According to the National Institute of Health, Teenage drivers are eight times more likely to be involved in a collision or near miss during the first three months after getting a driver’s license, compared to the previous three months on a learner’s permit. Teens are also four times more likely to engage in risky behaviors, such as rapid acceleration, sudden braking and hard turns, during this period. In contrast, teens on a learner’s permit drove more safely, with their crash/near crash and risky driving rates similar to those of adults. The study appears in the Journal of Adolescent Health.
“Given the abrupt increase in driving risks when teenagers start to drive independently, our findings suggest that they may benefit from a more gradual decrease in adult supervision during the first few months of driving alone,” said Bruce Simons-Morton, Ed.D., M.P.H., senior investigator at NIH’s Eunice Kennedy Shriver National Institute of Child Health and Human Development (NICHD) and one of the authors of the study. Read the full press release here.
How Can You Keep Your Teens Safe?
It is important to choose a driving school which focusses on safe driving. Our teens should also get more behind-the-wheel driving experience.
You as the parent actually will be required to provide more driver education with your teenager than us as the driving school provider. Riding often with your teen driver can help him or her become more comfortable behind the wheel. Slowly introduce more complex driving situations such as driving in the rain, at night or difficult turns. It is critical to practice this often. Teens also need to learn how to gauge a safe following distance from the vehicle ahead of them.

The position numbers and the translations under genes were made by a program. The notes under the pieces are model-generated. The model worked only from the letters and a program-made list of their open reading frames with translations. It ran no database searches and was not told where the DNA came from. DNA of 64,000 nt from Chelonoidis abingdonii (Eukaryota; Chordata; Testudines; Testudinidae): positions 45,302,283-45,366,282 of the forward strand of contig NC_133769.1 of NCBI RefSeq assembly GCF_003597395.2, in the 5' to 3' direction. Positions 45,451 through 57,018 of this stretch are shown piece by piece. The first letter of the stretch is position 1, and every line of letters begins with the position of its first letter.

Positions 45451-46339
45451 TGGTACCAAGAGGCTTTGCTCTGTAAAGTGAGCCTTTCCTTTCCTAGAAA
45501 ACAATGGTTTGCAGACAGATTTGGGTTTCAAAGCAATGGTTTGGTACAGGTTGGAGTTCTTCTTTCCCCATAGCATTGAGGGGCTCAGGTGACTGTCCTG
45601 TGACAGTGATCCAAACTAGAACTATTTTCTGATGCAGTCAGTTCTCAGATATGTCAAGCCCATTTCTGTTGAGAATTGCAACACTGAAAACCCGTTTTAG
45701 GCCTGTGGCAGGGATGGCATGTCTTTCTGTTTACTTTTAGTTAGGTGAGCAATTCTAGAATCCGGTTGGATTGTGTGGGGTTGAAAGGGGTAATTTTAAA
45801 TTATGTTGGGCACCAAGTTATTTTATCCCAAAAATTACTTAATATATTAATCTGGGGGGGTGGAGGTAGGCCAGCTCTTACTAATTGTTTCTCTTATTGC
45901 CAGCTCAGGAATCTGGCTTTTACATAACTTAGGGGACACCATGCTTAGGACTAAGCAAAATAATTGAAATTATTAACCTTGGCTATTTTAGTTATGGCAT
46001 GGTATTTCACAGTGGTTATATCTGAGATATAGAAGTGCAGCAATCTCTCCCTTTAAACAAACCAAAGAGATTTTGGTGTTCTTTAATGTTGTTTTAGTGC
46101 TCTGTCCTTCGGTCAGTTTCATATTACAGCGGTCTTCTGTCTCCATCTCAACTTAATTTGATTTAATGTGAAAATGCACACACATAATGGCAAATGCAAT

Don’t forget, you have been driving for many, many years and your patience and knowledge will be very important for the teenager to learn from, but how you present it is going to be most important. For example, it is more important for teens to understand how long it takes to make a left turn than it is to learn how to parallel park a vehicle. Riding with your teen will help you notice which things he or she struggles with most so you can practice them repeatedly.
Once your teen has gained plenty of experience, set and enforce rules at home. Setting and enforcing rules consistently – no passengers, cell phone use or night time driving – will help keep your teen as safe as possible when they are ready to navigate the roads alone.